Set up your data and analytics trackers, Discord offers an analytics dashboard that works well enough for now, but Beyond will be coming out with the next-level tech app for Discord! Twitter has analytics for your individual tweets as well, but we recommend searching for additional alternatives for tracking your audience.
The emphasis on keeping up with your data and analytics is to help you make more accurate decisions for your community. Any community builder’s objective is to build and optimize for the good of the members. The results from your analytics will always help you readjust and improve your initial strategy from step #1.
Be detail-oriented, notice the individuals who support you and are active, and enable them to be evangelists for your community. There will come a time when people will feel inclined to share and help you grow due to their connection to your community. If you host events, and people mark themselves as interested, but they don’t show up, feel free to reengage and show them that you care about them.
We’ve made it through the building and setup of the server and can now welcome your community members.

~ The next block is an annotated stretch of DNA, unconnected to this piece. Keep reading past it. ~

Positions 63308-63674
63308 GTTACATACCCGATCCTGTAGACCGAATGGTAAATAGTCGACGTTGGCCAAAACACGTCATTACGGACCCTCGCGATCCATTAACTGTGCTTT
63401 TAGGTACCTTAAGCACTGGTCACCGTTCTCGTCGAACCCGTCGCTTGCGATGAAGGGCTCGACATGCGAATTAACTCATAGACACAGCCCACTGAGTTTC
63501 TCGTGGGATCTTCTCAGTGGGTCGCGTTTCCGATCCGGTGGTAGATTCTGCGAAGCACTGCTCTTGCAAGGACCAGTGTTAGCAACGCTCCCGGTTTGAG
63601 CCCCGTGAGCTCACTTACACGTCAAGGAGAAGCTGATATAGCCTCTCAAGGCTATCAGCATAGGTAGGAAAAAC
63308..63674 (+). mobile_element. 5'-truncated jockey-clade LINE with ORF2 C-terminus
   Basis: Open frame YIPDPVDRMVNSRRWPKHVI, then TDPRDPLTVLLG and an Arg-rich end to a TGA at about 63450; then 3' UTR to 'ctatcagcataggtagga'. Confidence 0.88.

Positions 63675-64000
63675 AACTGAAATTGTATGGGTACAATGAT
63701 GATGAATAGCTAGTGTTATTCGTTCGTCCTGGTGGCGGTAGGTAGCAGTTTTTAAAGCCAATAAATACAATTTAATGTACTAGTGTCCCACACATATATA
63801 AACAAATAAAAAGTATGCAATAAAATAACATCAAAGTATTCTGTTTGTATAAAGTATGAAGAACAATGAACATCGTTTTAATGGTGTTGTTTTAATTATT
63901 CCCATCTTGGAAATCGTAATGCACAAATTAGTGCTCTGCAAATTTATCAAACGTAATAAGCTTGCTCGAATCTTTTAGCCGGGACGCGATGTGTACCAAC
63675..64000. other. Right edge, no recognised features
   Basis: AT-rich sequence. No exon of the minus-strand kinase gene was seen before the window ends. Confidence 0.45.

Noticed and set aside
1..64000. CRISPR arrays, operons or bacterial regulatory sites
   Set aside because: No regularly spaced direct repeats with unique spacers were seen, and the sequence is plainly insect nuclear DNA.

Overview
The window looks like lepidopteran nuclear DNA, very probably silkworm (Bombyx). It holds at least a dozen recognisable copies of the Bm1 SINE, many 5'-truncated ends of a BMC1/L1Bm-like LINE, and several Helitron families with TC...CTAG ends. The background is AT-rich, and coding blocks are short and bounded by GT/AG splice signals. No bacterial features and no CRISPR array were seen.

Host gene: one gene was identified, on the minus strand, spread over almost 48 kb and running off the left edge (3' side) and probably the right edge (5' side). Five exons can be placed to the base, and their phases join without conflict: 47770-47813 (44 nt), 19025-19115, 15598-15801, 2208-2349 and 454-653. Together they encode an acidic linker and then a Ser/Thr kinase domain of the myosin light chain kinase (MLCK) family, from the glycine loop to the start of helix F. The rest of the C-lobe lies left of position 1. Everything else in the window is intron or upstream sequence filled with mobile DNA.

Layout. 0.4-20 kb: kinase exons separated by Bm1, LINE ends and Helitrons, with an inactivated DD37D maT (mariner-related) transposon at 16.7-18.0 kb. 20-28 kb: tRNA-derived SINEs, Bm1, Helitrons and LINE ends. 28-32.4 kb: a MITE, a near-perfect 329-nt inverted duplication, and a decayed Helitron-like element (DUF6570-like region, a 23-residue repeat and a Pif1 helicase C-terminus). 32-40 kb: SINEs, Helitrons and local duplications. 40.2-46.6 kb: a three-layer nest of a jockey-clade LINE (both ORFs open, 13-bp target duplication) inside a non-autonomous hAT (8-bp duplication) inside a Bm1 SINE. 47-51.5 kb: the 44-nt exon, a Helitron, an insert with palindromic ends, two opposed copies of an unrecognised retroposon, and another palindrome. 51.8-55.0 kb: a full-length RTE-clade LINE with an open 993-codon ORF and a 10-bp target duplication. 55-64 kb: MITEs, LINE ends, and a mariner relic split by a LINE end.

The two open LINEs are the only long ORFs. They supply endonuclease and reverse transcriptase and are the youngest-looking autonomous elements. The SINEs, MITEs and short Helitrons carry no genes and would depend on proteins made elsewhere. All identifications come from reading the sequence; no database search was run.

Now that the gates are open you need to be there to greet them and introduce yourself. Especially in the very early stages, it is key to be connecting personally on a 1:1 level with your first collection of members.
Greet them in public, set up an introduction channel, and give the members very low-effort engagement opportunities. For even more effectiveness I would go as far as sending a private DM to each person who joins. I’m not saying that this is 100% accurate, as there are many cases of individuals who have closed their DMs due to the high number of scams.
Tying back to events, setting up onboarding calls, group ice-breakers, welcome sessions, or whatever you want to call it can be a great way for members to have a stress-free option to engage. Be abundant with it as well, they chose to come to you, and you need to respect their interests and give them plenty of options and chances to engage with you. Facilitate growth and serendipity.
If you manage to complete all 5 of these steps when launching your community, you will be on the path to having a happy and healthy community. It will take time, the beginning stages are a slow process and very tedious before scaling quickly.
It is important to be real and honest with your community, develop connections so that they naturally want to hang out on your server, and even become ambassadors.
I wish you the best of luck. We are building at full speed working tirelessly to provide you with a solution that will release a community’s full potential and give you the power of Web3.
Beyond is here for any questions you may have, stay connected with us for more educational content, lessons from founders, tips, and tricks regarding community building and to be one of the first community builders to get early access to Beyond!
You can find all of our upcoming events and important links here.